exhaustionHeat exhaustion is exactly what it sounds like. When your body temperature stays too high for too long, your body becomes exhausted, both in terms of fatigue and of essential nutrients. Dehydration also occurs and compounds the problem of heat exhaustion, but dehydration is about more than just water.

In order for the cells of your body to function, in order for your muscles, your nerves, your organs, and all of the other major body systems, water is a critical component. It allows nutrients to move smoothly from one place to another, and to where they are needed most. But there are other important needs of the body, and some of them are not so apparent. One of those needs is electrical conductivity.

We tend to assume that our bodies conduct electricity because so much of our body is water. From a technical standpoint, this is actually not true. Perfectly distilled water is not an electrical conductor. When certain minerals are present in water, then it becomes a conductive solution because it is actually the minerals that conduct the electricity. 

Where this is most obvious is in the nervous system. Have you ever fallen asleep in an odd position, and woken up to find a limb has gone completely numb? You can’t control it, and you can’t feel anything through it, almost like a dead piece of meat hanging off your body. It’s a bit unsettling, but if you reposition it and get the blood back into, you get those pins and needles and eventually everything goes back to normal. What happened?

If you prevent the blood from circulating in a digit or a limb, the minerals and nutrients within the limb are not able to circulate as well and they lose their ability to conduct impulses. Only when these nutrients are resupplied and can circulate can nervous system impulses be transmitted. When it is your foot or your arm, restoring it to function is not difficult and unless it has been denied nutrients for an extremely long time, there is not likely to be any permanent damage. However, what if you were to lose conductivity in, say, your vital organs? Or your brain? Or your heart? This would be a serious problem, but how could anyone lose conductivity in your vital organs? If you lose enough electrolytes, you eventually lose conductivity.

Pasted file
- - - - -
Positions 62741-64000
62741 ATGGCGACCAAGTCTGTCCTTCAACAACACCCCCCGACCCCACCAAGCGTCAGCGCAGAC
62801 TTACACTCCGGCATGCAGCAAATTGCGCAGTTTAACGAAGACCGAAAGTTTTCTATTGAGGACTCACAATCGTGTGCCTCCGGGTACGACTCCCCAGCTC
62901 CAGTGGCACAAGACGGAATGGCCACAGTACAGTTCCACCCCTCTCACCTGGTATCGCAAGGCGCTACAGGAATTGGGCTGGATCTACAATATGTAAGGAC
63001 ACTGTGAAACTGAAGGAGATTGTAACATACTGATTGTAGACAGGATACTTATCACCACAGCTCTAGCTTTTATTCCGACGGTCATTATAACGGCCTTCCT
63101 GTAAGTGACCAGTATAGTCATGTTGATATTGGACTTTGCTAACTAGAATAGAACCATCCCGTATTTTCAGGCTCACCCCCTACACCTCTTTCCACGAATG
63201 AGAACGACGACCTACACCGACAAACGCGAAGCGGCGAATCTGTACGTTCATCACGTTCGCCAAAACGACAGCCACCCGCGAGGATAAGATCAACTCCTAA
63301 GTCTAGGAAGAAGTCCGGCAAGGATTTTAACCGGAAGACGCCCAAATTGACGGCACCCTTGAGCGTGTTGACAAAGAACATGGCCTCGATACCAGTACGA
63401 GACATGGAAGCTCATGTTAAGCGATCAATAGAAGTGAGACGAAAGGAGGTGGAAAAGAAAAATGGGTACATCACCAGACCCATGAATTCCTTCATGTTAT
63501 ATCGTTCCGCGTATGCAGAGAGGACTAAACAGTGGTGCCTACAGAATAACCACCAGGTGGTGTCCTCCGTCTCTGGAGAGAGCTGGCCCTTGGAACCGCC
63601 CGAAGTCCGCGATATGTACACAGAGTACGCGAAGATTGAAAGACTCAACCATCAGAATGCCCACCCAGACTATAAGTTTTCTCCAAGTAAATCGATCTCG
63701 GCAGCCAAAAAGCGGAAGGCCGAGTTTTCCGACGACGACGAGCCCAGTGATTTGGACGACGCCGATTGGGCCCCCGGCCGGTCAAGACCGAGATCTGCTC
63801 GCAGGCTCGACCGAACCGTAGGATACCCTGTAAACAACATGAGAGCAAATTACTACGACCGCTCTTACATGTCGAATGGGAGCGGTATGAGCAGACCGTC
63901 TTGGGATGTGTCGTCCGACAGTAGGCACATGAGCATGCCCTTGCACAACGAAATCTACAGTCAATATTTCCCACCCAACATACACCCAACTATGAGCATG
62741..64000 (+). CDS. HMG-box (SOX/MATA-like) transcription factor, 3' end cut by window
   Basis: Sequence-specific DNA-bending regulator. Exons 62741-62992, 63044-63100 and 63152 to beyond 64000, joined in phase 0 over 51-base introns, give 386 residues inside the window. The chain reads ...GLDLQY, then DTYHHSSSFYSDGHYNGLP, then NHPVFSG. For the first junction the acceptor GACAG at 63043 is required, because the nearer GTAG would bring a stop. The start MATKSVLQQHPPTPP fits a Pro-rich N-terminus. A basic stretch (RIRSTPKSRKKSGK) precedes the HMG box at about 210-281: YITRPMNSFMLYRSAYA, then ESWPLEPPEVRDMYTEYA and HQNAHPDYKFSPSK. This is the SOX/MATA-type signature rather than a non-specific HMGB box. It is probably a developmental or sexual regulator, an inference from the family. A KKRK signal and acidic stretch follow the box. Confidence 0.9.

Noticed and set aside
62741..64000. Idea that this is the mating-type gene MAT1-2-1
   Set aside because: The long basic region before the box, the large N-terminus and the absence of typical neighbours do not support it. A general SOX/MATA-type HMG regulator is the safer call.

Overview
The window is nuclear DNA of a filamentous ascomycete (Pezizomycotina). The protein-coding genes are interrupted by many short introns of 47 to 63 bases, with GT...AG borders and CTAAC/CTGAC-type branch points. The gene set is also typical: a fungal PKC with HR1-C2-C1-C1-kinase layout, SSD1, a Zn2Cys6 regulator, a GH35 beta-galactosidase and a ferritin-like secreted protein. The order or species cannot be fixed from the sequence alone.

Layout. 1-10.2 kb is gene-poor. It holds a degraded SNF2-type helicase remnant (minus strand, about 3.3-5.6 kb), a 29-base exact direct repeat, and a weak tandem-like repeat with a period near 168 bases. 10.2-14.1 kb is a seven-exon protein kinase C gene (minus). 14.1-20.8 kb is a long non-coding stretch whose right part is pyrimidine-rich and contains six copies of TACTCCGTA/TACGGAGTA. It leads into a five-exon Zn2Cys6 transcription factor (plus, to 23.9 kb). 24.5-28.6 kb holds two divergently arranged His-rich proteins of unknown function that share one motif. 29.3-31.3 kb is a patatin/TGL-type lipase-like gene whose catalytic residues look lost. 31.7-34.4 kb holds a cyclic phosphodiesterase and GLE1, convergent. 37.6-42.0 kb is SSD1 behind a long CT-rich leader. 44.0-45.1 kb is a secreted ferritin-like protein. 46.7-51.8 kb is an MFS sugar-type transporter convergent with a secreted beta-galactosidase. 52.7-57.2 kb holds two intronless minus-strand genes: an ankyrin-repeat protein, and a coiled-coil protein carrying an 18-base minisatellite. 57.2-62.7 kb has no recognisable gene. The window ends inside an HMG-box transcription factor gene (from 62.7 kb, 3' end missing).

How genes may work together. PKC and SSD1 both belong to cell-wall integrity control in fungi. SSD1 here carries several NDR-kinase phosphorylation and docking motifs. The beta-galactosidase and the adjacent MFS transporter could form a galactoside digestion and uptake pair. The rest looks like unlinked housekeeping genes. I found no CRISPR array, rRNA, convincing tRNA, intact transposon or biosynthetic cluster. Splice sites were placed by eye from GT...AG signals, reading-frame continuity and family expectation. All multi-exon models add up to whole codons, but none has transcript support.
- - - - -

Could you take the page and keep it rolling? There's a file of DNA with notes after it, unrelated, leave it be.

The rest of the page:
Most people have heard of electrolytes. If you have ever seen a Gatoradewater

commercial, they market their products heavily on the fact that their beverages contain electrolytes, but what exactly are these magical substances that make athletes into superheroes? Electrolytes are the minerals that conduct electricity inside of living organisms and allow them to use electrical impulses to control their higher functions. In order for your body to function properly it needs to have a certain balance of electrolytes. It needs them in proper ratios, it needs them to be in proper concentrations in your body’s blood, and obviously, it needs them available throughout the body.